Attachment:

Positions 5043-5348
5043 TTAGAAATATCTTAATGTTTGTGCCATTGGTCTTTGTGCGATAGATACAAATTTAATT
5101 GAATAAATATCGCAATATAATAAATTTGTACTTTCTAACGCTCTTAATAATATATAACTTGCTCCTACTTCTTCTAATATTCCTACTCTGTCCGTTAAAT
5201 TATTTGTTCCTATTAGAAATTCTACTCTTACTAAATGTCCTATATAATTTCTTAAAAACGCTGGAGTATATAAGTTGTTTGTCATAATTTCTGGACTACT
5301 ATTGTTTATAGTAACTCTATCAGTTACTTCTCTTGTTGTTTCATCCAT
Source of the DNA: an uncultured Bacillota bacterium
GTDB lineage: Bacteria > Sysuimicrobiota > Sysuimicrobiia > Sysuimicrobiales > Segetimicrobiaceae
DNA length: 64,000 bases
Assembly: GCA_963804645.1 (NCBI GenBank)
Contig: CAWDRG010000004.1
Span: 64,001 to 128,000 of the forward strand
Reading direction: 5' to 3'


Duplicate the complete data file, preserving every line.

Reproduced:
Positions 5043-5348
5043 TTAGAAATATCTTAATGTTTGTGCCATTGGTCTTTGTGCGATAGATACAAATTTAATT
5101 GAATAAATATCGCAATATAATAAATTTGTACTTTCTAACGCTCTTAATAATATATAACTTGCTCCTACTTCTTCTAATATTCCTACTCTGTCCGTTAAAT
5201 TATTTGTTCCTATTAGAAATTCTACTCTTACTAAATGTCCTATATAATTTCTTAAAAACGCTGGAGTATATAAGTTGTTTGTCATAATTTCTGGACTACT
5301 ATTGTTTATAGTAACTCTATCAGTTACTTCTCTTGTTGTTTCATCCAT
Source of the DNA: an uncultured Bacillota bacterium
GTDB lineage: Bacteria > Sysuimicrobiota > Sysuimicrobiia > Sysuimicrobiales > Segetimicrobiaceae
DNA length: 64,000 bases
Assembly: GCA_963804645.1 (NCBI GenBank)
Contig: CAWDRG010000004.1
Span: 64,001 to 128,000 of the forward strand
Reading direction: 5' to 3'